For the uninitiated, modular LNG plants are built by bringing in small capacity, easy transportation-designed modules of the key plant components for assembly on site.
This approach is largely possible thanks to the technical innovations made by the likes of Siemens and Chart LNG. It offers the flexibility to incrementally expand capacity by adding more modules.
But the biggest drawcards are the shorter construction periods and the smaller price tag when compared to building industry-standard, conventional LNG plants.
Elliott believes a shift towards modular LNG is already underway. He recalls being seen as a "pariah" five or six years ago compared to the welcome reception he got at a Zeus LNG conference in Texas last year.
"Today everyone wants to talk about modular LNG," he told PNGIndustryNews.net.
"We're starting to see smaller modules throughout China to get the gas and monetise it.
"We're starting to see the trend towards it where people have smaller gas fields and want to move much quicker."
Elliott typically questions why conventional LNG plants cost so much and has some theories in this regard.
"Although the big boys still keep talking up many billions of dollars for an LNG plant - which to me is only ripping off the governments because by telling everyone it's a very expensive plant you are able to depreciate and avoid paying tax in those countries - the actual capital cost we pay to Chart and to Siemens is the same that all the other people will pay," he said.
EWC offers pre-assembled LNG unit modules for 0.5 million tonnes per annum capacity or 1MMpta capacity each. Enough of them hooked up together can provide a respectable amount of total output.
A conventional LNG plant is purpose-built on site for its designed capacity, but Elliot believes its electric drive motor-powered, modular units can run more cost-effectively, plus separately save money on maintenance.
"On the big units, if you've got the gas pipe sending in gas at a rate of 2-3MMtpa and you have to turn it off, you have to flare gas at a rate of 2-3MMtpa."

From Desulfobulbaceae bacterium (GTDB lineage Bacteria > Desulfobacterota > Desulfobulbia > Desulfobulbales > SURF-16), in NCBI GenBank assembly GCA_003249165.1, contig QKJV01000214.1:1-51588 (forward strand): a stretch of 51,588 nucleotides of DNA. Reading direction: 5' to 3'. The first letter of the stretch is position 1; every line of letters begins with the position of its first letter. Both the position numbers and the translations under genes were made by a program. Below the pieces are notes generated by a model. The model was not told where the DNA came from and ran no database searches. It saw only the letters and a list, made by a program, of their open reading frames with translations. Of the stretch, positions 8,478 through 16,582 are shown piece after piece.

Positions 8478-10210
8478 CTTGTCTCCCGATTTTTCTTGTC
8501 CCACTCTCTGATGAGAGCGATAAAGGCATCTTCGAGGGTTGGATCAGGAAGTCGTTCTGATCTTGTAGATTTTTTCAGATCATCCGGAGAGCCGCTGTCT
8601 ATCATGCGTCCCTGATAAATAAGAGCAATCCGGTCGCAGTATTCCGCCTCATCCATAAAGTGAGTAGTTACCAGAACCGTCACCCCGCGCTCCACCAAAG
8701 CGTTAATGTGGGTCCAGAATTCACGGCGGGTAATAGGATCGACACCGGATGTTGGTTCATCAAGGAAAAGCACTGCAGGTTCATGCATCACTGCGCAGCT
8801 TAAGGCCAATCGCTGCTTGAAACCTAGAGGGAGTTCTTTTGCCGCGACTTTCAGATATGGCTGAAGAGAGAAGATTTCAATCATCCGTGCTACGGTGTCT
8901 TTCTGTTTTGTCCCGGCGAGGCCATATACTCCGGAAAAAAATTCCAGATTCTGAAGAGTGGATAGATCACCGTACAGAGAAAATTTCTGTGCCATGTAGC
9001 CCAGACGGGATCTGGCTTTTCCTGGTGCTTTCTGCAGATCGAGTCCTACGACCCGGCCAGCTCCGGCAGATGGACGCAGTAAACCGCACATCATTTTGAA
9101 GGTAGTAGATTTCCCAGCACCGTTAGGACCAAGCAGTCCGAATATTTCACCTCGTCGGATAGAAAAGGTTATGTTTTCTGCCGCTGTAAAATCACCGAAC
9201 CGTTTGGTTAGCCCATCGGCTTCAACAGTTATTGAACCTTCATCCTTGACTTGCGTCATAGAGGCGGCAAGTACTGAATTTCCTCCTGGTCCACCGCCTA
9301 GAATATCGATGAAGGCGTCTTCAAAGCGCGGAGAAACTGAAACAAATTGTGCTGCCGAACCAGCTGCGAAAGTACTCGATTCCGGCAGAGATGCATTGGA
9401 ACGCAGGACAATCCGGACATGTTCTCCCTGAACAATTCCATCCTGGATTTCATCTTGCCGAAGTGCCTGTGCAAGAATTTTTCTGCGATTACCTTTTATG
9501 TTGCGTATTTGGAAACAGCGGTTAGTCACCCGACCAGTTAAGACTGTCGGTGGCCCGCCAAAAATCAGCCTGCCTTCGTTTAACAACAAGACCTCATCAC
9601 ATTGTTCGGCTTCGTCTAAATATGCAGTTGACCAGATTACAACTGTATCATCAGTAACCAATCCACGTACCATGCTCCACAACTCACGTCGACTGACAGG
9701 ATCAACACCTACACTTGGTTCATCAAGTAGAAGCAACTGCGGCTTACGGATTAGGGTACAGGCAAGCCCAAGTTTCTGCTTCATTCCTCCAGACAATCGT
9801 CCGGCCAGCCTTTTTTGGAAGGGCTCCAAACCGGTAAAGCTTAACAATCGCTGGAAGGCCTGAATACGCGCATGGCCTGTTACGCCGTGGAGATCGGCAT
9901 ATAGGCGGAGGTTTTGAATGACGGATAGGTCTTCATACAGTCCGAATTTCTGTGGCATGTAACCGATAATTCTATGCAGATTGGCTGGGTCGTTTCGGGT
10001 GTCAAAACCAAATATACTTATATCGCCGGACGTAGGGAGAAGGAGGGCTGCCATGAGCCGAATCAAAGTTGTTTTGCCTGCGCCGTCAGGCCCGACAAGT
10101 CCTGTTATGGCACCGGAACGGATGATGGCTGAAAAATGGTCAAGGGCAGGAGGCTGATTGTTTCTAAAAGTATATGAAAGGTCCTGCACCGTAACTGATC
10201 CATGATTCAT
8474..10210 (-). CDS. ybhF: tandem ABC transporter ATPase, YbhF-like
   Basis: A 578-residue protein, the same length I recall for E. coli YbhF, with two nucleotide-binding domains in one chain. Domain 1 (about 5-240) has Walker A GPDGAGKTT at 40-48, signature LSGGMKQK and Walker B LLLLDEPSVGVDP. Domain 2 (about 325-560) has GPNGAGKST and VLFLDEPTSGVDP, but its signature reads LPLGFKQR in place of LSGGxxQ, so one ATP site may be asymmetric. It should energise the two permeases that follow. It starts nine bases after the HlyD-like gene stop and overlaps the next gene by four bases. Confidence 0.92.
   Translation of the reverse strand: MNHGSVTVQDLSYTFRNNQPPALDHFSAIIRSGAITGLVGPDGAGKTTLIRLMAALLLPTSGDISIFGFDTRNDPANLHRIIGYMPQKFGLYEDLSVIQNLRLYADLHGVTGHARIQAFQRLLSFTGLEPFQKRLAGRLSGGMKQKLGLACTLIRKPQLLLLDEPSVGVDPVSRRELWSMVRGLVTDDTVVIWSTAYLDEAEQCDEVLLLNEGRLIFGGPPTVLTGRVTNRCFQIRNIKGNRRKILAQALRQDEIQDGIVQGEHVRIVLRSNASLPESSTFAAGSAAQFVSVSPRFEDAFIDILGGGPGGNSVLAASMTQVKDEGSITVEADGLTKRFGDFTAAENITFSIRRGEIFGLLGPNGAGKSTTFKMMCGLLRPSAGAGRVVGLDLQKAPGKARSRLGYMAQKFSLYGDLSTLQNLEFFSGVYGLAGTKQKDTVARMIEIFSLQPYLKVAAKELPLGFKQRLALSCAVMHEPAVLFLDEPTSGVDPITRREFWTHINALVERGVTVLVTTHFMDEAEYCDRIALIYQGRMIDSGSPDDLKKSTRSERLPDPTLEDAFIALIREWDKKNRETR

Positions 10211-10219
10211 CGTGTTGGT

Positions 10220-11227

"Whereas we are capable of just taking one unit out of service and still keeping everything running."
InterOil remains in talks with various parties over selecting a PNG government-approved LNG operator for its Gulf LNG project. While they have stepped up since the mid-year election, the formal process kicked off last year in October.
On the basis that InterOil's plans to develop a 3MMtpa EWC-designed modular LNG plant are supported by whoever becomes the new project operator, Elliott provided some estimates on how long it could take to deliver the LNG plant.
He told PNGIndustryNews.net that EWC could have a 1MMtpa modular LNG plant on site (two 0.5MMtpa units) in 6-9 months and a further 1MMtpa of capacity about 3-4 months later.
Given the project's location in remote Gulf province, Elliott said EWC would put in a gas-fired power station to supply electricity to its LNG units.
"Putting in a power station gas turbine is about 9 months and for the steam turbine it could up to one-and-a-half years.
"The other thing we do is big cryogenic tanks. We got the licence from GTT of France for the membrane tanks and we do all our own slipforming, so we could be on site starting the tank work in 3-4 months. "
Elliott said all the engineering was done so Chart LNG would produce the equipment quickly.
"We're already in discussion with them on timetables," he said.
While the final makeup of the Gulf LNG project is subject to the outcome of the ongoing operator hunt, capital expenditure estimates for the project, which is targeting at least 5MMtpa (2MMtpa from floating LNG), are less than $US6 billion, while the expected first export timeframe will be extended from late 2014 by at least a year.
This capex level compares to the on schedule and under construction $15.7 billion, 6.6mtpa PNG LNG project, which has the challenges of developing infrastructure in the difficult terrain of the Southern Highlands.
GTT specialises in the design of membrane containment systems for LNG transportation and storage.